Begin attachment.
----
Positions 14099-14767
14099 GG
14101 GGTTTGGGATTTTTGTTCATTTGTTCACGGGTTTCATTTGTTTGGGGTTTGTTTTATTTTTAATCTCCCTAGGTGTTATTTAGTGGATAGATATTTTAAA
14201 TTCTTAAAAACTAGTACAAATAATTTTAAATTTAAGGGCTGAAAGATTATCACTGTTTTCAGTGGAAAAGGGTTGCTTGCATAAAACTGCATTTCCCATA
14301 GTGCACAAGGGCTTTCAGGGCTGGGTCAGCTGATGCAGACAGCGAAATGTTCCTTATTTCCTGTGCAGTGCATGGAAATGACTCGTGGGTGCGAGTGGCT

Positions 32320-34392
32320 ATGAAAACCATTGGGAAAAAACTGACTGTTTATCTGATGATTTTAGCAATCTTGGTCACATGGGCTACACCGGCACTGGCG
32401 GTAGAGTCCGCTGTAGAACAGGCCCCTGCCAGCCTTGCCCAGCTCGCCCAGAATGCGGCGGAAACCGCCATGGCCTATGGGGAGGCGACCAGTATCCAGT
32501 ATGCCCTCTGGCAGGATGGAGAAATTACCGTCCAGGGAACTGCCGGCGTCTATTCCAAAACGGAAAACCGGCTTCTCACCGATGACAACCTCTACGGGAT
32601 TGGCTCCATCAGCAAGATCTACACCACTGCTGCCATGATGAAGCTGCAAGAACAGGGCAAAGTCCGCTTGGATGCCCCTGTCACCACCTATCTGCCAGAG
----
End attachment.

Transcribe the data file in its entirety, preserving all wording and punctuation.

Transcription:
Positions 14099-14767
14099 GG
14101 GGTTTGGGATTTTTGTTCATTTGTTCACGGGTTTCATTTGTTTGGGGTTTGTTTTATTTTTAATCTCCCTAGGTGTTATTTAGTGGATAGATATTTTAAA
14201 TTCTTAAAAACTAGTACAAATAATTTTAAATTTAAGGGCTGAAAGATTATCACTGTTTTCAGTGGAAAAGGGTTGCTTGCATAAAACTGCATTTCCCATA
14301 GTGCACAAGGGCTTTCAGGGCTGGGTCAGCTGATGCAGACAGCGAAATGTTCCTTATTTCCTGTGCAGTGCATGGAAATGACTCGTGGGTGCGAGTGGCT

Positions 32320-34392
32320 ATGAAAACCATTGGGAAAAAACTGACTGTTTATCTGATGATTTTAGCAATCTTGGTCACATGGGCTACACCGGCACTGGCG
32401 GTAGAGTCCGCTGTAGAACAGGCCCCTGCCAGCCTTGCCCAGCTCGCCCAGAATGCGGCGGAAACCGCCATGGCCTATGGGGAGGCGACCAGTATCCAGT
32501 ATGCCCTCTGGCAGGATGGAGAAATTACCGTCCAGGGAACTGCCGGCGTCTATTCCAAAACGGAAAACCGGCTTCTCACCGATGACAACCTCTACGGGAT
32601 TGGCTCCATCAGCAAGATCTACACCACTGCTGCCATGATGAAGCTGCAAGAACAGGGCAAAGTCCGCTTGGATGCCCCTGTCACCACCTATCTGCCAGAG